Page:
The U.S. Public Health Service conducted an extensive study of silicosis in the Vermont granite cutting sheds as part of a broad investigation of diseases produced by dust. This 1924 study was the first to measure the relation between the environment and the worker’s physical condition. Federal money became available for the first tuberculosis clinics in 1936. X-ray began to be used for diagnosis. Tuberculosis patients spent months, and often years, in sanatoria, rest cures being the most widely used form of treatment at the time. From 1939 to 1942 there were 110 deaths from tuberculosis in Vermont.The legislature revised and consolidated all the existing health laws into one large Act known as the Omnibus Health Bill, passed in 1951. The Public Health Nursing program expanded to cover the entire state. Before this, only about one-third of Vermont towns had received nursing services.
Prior to completion of the new Health Department building on Burlington’s Colchester Avenue in 1953, the Department had occupied an antiquated structure since 1918. A sign on the front of the main portion of the old building read “Oldest Wooden House in Town,1790.”
In 1960, it was noted that no deaths from typhoid fever had been reported.
A study was conducted to evaluate lead exposure to people in conjunction with publication of Vermont’s daily newspapers, in which lead type was still widely used, no exposures considered dangerous to health were found.
A screening program for kidney, heart, diabetes and gout diseases was implemented by the laboratory in 1963. After a couple of years, the program acquired a van and the clinics became mobile, traveling to industries, schools and other community cites to test children and adults. Recreation trends and changes in traveling habits made their impact on the Health Department in the mid 1960s. The majority of new construction was in the ski areas and around larger municipalities, according to the numbers of food and lodging inspections and licenses issued.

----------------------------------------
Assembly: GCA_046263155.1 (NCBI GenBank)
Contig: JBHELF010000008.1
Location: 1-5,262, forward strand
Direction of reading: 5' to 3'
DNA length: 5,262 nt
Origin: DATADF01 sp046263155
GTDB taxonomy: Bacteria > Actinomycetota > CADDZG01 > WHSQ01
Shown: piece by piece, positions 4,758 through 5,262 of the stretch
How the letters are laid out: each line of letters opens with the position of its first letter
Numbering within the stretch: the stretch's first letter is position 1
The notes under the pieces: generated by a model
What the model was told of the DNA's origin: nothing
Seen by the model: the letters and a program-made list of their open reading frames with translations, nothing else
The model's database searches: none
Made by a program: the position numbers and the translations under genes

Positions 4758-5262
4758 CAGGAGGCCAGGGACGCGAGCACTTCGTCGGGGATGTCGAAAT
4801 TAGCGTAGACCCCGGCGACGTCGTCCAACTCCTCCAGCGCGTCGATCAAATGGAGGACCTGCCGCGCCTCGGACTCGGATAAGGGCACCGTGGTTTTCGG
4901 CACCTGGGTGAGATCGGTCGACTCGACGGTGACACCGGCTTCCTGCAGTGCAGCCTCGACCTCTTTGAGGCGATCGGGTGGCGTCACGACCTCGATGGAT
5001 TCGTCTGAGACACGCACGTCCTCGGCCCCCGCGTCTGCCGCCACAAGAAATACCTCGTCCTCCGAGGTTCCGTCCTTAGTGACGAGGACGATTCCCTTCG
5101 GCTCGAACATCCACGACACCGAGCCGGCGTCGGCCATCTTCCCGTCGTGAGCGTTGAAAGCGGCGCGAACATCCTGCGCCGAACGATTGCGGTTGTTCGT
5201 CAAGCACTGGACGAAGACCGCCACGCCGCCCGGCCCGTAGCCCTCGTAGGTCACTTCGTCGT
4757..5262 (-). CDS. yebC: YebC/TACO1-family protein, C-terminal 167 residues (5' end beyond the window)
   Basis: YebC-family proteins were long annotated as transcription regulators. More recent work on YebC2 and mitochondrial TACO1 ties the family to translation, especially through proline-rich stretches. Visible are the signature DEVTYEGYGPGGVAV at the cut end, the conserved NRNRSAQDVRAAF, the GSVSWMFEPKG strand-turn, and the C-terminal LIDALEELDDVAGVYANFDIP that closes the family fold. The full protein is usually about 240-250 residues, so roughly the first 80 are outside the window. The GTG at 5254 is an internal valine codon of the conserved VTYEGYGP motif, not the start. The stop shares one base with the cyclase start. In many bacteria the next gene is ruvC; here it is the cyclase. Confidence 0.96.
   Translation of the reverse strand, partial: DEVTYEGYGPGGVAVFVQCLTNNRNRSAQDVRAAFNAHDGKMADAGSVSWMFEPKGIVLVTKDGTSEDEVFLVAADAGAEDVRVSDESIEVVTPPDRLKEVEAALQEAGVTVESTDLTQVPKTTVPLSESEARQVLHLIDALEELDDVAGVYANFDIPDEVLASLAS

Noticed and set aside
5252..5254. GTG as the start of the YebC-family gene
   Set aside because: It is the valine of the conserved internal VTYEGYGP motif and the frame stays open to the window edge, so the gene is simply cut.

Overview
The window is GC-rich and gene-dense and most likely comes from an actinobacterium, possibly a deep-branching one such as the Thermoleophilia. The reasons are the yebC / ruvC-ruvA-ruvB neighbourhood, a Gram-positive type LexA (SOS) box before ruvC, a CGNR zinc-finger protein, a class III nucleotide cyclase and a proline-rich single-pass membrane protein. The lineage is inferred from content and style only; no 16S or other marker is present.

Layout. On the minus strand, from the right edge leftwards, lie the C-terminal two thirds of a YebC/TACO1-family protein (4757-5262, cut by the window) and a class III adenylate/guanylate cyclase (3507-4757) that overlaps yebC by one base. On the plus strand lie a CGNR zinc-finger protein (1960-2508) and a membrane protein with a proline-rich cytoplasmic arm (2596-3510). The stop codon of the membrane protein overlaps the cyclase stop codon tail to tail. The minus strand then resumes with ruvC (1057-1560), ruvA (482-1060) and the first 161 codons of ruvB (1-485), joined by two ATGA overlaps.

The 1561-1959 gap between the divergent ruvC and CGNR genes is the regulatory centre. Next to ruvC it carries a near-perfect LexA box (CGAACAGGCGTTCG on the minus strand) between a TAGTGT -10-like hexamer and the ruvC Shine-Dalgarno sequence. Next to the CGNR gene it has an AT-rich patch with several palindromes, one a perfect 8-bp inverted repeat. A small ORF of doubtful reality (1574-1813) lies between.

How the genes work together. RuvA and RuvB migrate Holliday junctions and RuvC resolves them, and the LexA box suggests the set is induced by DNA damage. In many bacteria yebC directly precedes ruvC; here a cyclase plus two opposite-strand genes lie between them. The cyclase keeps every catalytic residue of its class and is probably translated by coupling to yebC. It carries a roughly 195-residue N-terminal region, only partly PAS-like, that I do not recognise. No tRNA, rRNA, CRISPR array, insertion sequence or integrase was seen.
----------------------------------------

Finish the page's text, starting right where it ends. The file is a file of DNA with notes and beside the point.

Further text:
Beginning in 1952, tuberculosis victims were treated with isoniazid, a new drug that signaled the end of the sanatorium era. Patients would be treated and cured with little or no interruption of their lives, and contacts of tuberculosis patients could be treated with the same drug for effective tuberculosis prevention.
In 1952, the City of Burlington became the first Vermont community to provide fluoridated water to its residents. The Centers for Disease Control and Prevention has recognized community water fluoridation as one of the 10 greatest public health achievements of the 20th century.
Pre-operation planning and testing for the Vermont Yankee Nuclear Power plant involved extensive consultation by the Department’s Industrial Hygiene Division (now Occupational and Radiological Health) beginning in 1968. One responsibility was to help set up environmental monitoring stations in the vicinity of the plant site and along the Connecticut river. On November 30 1972, Vermont Yankee began producing power for public consumption.
Vaccine for rubella (German measles) was introduced in 1969. Vermont’s public health nurses conducted an intensive immunization program, vaccinating 39,000 Vermont school children that year. The legislature passed a law in 1979 which made immunization mandatory for people entering school in Vermont.
The law was designed to protect children from common communicable diseases — rubella, measles, diphtheria, tetanus, pertussis (whooping cough) and polio. Following enactment of the law, there has been a dramatic decrease in the number of rubella and measles cases in Vermont. Diphtheria, tetanus and polio cases had already diminished to a very small number even before 1979.